Why do you need to breathe?
All of the cells in the body require oxygen. Without it, they
couldn't move, build, reproduce, and turn food into energy. Your
body gets oxygen from breathing in air which circulates to all parts of
This chart of the respiratory system shows the
breathing. Breathing is the process by which oxygen from the air
is brought into the lungs and circulated throughout the body in the
blood. At the same time, the blood gives up waste
matter, also called carbon dioxide, which is transported out of the
lungs as we breathe out.
Nasal cavity (nose): the preferred entrance for outside
the respiratory system
Oral cavity (mouth): air also enters the body here
Adenoids: lymph tissue at the top of the throat that helps resist
Tonsils: lymph nodes in the wall of the pharynx that are often
removed when infected
Pharynx (throat): catches incoming air from the nose and passes
it downward to the windpipe
Epiglottis: a flap of tissue that guards the entrance to the
Larynx (voice box): contains the vocal cords
Esophagus: the passage leading form the mouth and throat to the
Trachea (windpipe): the passage leading from the pharynx to the
Ribs: bones supporting and protecting the chest cavity
Bronchi (tubes): trachea divides into these two main tubes, one
for each lung
Cilia: the bronchial tubes are lined with these very small hairs
that have a wave-like motion
Mucus: the movement of the cilia carries mucus upward into the
throat where it is coughed up or swallowed
Diaphragm: wall of musle that separates the chest cavity from the
Alveoli: small sacs where air goes when breathed in
Capillaries: blood vessels
Pulmonary Artery / Vein: blood is carried to the
the pulmonary artery and taken away by the pulmonary vein
Pretend you are a volunteer going off to war. In
be admitted into the army, you must first pass a physical fitness
examination. Although you must complete various portions of the
test before you leave, we are focusing on respiration rates
today. Begin by using a stop watch and counting your resting
respiration rate. This can be done by counting how many times you
breathe in a minute. Record your data in the chart below.
Next, run in place for one minute. As soon as you are done, count
how many times you breathe in a minute. Record this number on the
table. Finally, run in place for three minutes at a fatser
pace. When you finish, count how many times you breathe in a
minute. Record this number below. Work with your assigned
partner to complete the activity.
Respiratory Rate Table:
after 1 minute
after 3 minutes
1. What did you find about your breathing rate as you began to
run? Did your respiration rate increase or decrease? Why
do you think this occurred?
2. What was your physical reaction to the running? How did
your heart and lungs respond?
3. Do you have any insights as to why respiration was affected
when you ran compared to when you were at rest?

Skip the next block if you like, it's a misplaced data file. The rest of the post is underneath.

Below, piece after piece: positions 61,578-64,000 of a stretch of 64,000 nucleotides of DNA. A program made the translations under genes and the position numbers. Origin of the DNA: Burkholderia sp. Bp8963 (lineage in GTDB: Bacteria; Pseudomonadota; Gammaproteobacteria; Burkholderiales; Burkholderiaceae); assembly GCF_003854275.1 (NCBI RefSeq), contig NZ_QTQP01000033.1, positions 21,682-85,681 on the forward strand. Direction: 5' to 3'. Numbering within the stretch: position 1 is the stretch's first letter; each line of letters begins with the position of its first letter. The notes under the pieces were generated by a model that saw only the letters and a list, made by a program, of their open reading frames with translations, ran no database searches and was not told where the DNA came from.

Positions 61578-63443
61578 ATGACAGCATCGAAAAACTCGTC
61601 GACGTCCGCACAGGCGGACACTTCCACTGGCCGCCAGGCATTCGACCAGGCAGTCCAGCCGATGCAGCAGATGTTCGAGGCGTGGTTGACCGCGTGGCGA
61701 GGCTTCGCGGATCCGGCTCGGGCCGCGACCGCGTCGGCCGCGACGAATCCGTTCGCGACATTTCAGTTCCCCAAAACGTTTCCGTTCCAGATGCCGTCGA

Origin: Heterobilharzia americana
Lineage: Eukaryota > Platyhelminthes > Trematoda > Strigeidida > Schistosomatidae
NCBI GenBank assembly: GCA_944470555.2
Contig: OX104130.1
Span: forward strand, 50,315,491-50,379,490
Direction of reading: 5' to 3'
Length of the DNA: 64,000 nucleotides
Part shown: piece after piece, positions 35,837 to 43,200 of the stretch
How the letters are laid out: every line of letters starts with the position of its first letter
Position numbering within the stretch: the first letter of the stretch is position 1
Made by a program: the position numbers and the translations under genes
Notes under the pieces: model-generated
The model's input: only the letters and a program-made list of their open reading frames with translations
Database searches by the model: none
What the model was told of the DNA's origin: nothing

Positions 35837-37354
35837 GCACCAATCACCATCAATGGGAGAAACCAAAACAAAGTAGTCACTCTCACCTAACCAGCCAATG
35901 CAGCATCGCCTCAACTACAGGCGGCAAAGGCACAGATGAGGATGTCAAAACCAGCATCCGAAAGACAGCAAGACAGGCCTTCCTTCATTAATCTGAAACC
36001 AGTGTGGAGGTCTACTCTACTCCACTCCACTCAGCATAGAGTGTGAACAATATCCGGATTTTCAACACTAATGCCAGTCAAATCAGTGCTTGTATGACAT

When we exercise, our muscles are using up a lot of energy and our
cells need to get more energy out of the food we've eaten. This
takes lots of oxygen, so our lungs breathe in and out faster to get
more oxygen out of the air. They in turn produce more carbon
dioxide, so the waste must be exhaled. When we are resting, our
cells are not working as hard, so less energy is used and our breathing
can slow down.
You have probably noticed that when you are exercising, your heart
beats more quickly. This occurs so that the blood can carry
oxygen to the cells faster. Your heart and lungs work together to
make sure every cell in your body receives the right amount of oxygen.
When you rest, your cells aren't working hard, so they require less
oxygen to function. In addition, they produce less carbon
dioxide. As a result, you do not have to breathe as often as when
you are moving. Because your heart and lungs work as a team, when
your lungs are not working hard, neither is your heart!
Why Do I Yawn?
When you are sleepy or drowsy the lungs
do not take enough oxygen from the air. This causes a shortage of
oxygen in our bodies. The brain senses this shortage of oxygen and
sends a message that causes you to take a deep long breath---a YAWN.
Why Do I Sneeze?
Sneezing is like a cough in the upper
breathing passages. It is the body's way of removing an irritant from
the sensitive mucous membranes of the nose. Many things can irritate
the mucous membranes. Dust, pollen, pepper or even a cold blast of air
are just some of the many things that may cause you to sneeze.
What Causes Hiccups?
Hiccups are the sudden movements of the
diaphragm. It is involuntary --- you have no control over hiccups, as
you well know. There are many causes of hiccups. The diaphragm may get
irritated, you may have eaten to fast, or maybe some substance in the
blood could even have brought on the hiccups.